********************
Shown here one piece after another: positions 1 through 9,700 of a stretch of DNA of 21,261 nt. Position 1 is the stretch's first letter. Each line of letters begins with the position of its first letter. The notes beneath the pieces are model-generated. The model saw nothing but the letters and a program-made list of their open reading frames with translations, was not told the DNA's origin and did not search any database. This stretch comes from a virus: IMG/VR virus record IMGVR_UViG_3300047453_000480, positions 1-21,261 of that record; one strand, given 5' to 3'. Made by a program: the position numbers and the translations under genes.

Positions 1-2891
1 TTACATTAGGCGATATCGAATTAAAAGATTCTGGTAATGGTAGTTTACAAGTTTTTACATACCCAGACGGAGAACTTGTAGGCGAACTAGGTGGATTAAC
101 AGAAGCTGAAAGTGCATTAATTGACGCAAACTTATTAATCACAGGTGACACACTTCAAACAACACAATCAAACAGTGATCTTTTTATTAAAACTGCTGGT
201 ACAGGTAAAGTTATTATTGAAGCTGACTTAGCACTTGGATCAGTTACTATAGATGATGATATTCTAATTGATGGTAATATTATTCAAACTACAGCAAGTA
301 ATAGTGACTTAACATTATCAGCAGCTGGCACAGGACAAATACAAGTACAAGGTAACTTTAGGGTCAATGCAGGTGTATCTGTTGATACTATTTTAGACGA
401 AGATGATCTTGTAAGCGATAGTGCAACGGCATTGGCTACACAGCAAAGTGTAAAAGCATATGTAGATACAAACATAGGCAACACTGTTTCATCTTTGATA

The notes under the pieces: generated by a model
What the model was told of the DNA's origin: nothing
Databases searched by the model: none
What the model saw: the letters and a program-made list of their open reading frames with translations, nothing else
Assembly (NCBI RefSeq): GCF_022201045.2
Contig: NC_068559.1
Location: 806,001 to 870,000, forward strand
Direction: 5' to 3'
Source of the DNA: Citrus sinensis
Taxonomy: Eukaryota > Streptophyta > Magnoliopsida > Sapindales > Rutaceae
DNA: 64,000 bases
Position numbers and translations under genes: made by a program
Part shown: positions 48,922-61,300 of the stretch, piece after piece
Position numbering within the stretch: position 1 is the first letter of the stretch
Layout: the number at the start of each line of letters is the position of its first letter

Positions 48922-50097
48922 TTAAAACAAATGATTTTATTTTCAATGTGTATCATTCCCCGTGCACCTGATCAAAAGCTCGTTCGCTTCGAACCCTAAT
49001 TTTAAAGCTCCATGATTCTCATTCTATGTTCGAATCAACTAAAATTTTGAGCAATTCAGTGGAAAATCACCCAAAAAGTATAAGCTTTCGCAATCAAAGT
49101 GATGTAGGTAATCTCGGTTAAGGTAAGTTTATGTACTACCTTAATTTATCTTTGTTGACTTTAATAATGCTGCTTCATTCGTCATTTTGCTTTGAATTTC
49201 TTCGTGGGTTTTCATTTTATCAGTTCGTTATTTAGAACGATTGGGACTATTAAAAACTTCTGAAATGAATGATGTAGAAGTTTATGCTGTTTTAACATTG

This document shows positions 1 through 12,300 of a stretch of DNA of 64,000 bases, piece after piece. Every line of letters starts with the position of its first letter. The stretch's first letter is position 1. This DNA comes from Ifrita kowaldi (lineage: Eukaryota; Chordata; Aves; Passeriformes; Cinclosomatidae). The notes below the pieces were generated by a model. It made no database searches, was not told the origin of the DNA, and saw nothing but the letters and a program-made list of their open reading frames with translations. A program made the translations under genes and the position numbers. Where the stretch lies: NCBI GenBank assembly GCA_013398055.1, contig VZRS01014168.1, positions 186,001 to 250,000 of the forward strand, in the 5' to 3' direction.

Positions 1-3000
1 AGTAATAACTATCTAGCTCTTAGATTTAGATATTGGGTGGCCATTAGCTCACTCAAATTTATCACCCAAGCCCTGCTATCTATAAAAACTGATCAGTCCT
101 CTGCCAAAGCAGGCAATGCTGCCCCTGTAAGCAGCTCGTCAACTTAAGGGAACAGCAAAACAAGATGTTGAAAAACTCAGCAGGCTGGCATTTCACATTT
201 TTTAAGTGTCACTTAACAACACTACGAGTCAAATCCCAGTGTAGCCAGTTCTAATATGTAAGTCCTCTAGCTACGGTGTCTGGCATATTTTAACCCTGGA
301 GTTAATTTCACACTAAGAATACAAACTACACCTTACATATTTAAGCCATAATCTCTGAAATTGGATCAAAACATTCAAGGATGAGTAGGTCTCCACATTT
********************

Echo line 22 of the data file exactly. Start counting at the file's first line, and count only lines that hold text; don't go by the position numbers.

Layout: the number at the start of each line of letters is the position of its first letter